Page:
Home > Articles

  • Print
  • + Share This
This chapter is from the book

This chapter is from the book

Interactive Broadcast

In this scenario, the MPEG-4 receiver may be a home set-top box, say, part of a high-end home theater, and may be connected to a high-bandwidth broadcast network at its input end. The receiver could also be a conventional multimedia terminal connected to the broadcast network. With the advent of digital broadcasts, the broadcast networks are not limited to the conventional satellite or cable networks that were the only available options until recently. The Internet can now be considered to be an instance of a broadcast network too. The key concept of MPEG-4 is "create once, access everywhere," and the tools that support it allow content creators and service providers to make their content available across the entire range of available delivery systems.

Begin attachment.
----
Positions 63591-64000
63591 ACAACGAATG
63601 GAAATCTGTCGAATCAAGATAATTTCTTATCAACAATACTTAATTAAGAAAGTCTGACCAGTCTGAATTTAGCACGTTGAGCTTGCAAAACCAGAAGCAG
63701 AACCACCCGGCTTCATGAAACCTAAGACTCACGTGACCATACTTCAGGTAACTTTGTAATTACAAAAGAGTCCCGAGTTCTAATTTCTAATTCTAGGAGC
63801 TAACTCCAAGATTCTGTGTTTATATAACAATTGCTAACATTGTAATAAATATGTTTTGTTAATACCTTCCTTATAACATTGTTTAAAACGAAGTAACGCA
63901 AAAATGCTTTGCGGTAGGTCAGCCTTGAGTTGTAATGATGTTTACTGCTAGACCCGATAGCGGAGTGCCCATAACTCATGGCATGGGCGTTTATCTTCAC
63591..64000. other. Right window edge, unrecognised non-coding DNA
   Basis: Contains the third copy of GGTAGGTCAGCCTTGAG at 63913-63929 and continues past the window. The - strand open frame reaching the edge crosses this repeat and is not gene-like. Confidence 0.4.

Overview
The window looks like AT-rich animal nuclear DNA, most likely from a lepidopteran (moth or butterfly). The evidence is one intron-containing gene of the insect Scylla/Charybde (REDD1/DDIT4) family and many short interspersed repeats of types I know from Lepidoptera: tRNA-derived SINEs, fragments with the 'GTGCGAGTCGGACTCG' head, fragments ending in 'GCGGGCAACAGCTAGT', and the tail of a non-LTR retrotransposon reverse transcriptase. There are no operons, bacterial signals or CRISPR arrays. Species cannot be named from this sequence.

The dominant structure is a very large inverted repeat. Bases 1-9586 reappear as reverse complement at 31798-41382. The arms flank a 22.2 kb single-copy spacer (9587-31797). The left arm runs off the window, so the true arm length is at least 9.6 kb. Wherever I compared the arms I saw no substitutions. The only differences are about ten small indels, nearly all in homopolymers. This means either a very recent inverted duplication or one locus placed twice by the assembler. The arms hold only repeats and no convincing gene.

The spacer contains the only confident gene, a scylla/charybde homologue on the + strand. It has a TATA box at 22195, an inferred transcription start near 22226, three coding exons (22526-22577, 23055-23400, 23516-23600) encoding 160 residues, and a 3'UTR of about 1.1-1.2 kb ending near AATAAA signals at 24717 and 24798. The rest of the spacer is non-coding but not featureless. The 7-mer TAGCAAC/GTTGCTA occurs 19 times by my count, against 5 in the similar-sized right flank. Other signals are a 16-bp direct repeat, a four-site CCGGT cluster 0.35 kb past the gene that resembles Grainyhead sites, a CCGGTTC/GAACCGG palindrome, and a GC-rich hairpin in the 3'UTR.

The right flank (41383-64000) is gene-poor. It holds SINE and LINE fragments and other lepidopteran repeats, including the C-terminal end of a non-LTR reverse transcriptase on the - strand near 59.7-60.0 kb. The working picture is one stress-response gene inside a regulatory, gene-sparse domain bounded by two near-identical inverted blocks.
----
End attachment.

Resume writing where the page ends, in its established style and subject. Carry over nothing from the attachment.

Figure 1–8 shows simple features such as interactive enhancement of the broadcast streams. They can easily be extended to support many applications, such as interactive home shopping, enriched documentary programming, advanced electronic services and program guides, interactive advertisements, interactive entertainment like sports programs or quiz shows, viewing of Web-like content, and demographically focused programming.

Figure 1-8FIGURE 1–8 Interactive broadcast. (Courtesy of Gianluca De Petris et al., IBC demonstration from the Advanced Interactive Content Initiative. Used by permission.)

  • + Share This
  • 🔖 Save To Your Account